On the surface, Marshall, Texas, in 1960 is a small, picturesque Southern town filled with friendly people, quaint neighborhood gatherings and the chatter of children safely playing on Rusk Street. But soon this quiet, safe town where doors are left unlocked at night will be faced with a horrific crime that will leave its people asking, “Do we ever really know our neighbors?”
When young, recently widowed Lucille Harris moves to Marshall, Texas, ten-year-old Bobbi Rogers and her friends, Katie Baxter and Law Miller, watch her as she pulls into the driveway of the vacant house on Rusk Street. The three children are mesmerized by the beautiful, red-haired Lucille with her dark, movie star sunglasses and color-coordinated scarf and lipstick. Bobbie feels drawn to her new neighbor, and though fifteen years separate Bobbi and Lucille, they develop a friendship over piano lessons. Bobbi becomes enmeshed in Lucille’s life as do the rest of her neighbors on Rusk Street who are both shocked and curious when they learn Lucille will be teaching music at Bishop College, the black college a few blocks from the neighborhood. As will happen in small towns, Lucille becomes the subject of much speculation, especially when she invites her students to her home to practice.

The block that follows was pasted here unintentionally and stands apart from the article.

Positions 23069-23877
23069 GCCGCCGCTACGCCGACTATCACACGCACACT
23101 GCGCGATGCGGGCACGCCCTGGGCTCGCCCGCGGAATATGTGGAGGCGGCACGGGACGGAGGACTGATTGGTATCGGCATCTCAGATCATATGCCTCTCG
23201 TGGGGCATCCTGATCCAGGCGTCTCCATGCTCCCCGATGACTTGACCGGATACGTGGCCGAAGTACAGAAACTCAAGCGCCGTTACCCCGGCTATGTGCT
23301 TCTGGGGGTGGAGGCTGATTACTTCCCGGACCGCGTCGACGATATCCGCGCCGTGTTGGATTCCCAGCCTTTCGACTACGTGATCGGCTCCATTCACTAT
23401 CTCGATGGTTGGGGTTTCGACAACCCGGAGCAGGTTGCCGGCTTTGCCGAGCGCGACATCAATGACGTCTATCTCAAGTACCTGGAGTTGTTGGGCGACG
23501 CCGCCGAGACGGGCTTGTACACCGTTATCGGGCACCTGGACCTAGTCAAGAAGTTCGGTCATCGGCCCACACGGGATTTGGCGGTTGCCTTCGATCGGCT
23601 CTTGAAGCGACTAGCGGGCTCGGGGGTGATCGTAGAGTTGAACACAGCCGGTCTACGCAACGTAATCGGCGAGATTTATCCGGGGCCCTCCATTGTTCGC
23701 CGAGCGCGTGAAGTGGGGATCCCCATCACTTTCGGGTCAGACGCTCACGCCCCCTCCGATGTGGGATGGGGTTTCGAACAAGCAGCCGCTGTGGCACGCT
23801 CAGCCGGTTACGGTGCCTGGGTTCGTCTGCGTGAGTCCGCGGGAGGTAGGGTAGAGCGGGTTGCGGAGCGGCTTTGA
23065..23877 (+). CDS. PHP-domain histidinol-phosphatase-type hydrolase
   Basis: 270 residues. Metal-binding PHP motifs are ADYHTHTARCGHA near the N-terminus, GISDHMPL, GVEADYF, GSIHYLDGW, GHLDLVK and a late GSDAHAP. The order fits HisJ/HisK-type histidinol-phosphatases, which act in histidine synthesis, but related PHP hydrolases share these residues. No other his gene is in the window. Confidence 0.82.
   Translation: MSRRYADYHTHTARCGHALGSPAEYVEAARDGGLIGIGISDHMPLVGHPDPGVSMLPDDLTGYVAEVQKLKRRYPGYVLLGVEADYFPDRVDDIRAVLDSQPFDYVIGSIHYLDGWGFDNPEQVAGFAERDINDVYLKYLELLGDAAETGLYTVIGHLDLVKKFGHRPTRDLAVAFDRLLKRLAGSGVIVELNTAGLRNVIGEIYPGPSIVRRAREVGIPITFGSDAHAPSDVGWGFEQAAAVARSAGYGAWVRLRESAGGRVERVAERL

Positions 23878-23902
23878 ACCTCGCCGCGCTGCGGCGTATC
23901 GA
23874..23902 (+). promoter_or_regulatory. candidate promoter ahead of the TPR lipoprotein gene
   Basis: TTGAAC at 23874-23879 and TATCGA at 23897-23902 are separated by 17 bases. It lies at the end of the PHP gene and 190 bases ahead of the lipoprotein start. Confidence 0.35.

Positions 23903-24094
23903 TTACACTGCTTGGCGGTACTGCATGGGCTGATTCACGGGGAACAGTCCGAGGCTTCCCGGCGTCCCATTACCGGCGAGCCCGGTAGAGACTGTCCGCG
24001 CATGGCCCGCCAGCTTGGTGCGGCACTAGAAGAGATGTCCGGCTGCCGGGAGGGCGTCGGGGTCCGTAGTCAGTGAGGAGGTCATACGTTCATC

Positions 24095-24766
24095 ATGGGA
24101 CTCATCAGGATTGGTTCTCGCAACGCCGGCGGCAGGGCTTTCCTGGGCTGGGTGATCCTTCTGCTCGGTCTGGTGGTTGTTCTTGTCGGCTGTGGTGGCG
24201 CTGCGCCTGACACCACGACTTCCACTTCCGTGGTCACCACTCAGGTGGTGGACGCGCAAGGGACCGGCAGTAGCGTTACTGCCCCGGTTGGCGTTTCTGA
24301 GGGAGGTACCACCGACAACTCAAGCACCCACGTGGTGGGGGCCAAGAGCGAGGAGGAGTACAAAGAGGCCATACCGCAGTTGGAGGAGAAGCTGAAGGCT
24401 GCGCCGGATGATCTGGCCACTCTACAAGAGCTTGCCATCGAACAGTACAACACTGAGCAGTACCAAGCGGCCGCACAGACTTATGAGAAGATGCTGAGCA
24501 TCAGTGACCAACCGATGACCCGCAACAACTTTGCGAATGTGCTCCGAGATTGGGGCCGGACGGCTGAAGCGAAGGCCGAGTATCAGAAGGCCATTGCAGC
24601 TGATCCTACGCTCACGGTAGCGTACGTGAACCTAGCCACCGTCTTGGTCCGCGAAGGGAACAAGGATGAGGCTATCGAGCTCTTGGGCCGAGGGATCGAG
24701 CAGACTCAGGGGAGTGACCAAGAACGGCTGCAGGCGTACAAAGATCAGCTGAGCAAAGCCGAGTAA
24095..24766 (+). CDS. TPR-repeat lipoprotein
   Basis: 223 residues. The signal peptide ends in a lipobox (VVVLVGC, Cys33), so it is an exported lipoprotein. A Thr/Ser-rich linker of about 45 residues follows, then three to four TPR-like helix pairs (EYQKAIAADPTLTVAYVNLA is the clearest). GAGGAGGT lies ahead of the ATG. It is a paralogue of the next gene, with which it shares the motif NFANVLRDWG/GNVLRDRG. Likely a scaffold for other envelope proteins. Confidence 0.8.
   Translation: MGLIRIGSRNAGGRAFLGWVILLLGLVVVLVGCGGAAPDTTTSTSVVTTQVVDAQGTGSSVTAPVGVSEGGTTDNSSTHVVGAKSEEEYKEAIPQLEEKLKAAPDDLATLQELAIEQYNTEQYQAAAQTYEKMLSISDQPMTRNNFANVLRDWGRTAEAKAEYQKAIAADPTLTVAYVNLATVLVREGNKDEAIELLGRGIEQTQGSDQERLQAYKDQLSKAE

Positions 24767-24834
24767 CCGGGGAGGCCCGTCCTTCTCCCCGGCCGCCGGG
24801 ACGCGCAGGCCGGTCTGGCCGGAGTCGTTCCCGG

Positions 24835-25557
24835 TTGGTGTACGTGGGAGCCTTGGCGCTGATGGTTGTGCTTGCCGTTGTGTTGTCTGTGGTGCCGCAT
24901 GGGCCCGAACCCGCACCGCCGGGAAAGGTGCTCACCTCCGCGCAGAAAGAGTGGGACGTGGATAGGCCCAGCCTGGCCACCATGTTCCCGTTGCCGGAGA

Lucille settles in and, with the help of married, resident gardener Mr. Tressell, starts a garden all under the watchful eyes of Bobbi and her friends. When a number of Bishop’s students participate in a local sit-in at the Woolworth’s counter, many residents of Rusk Street expect trouble, but no one expects the tragedy that befalls the sweet, pretty music teacher. Their newest resident is dead and one of their own is on trial for murder. All evidence points to Mr. Tressell, but Bobbi is certain he is innocent, and she hopes to prove it. As the town gathers for the biggest trial to ever occur in Marshall, things don’t look good for Mr. Tressell, but in a small town, one never knows who is watching. Surprises await the townspeople and nothing is as it seems in this heartbreaking tale. When all is done, neither Rusk Street nor its inhabitants are ever the same.
Penny Carlile skillfully captures the intricacies of small town life with its underlying penchant for gossip and conjecture. Within this setting, she wonderfully weaves a tale of deception and sorrow that stays with the reader long after the novel is finished. By also intertwining the anguish of the Civil Rights movement into the narrative, she shows us both the social and emotional turmoil lying beneath the facade of this seemingly tranquil town.
~Kat Kennedy for IndieReader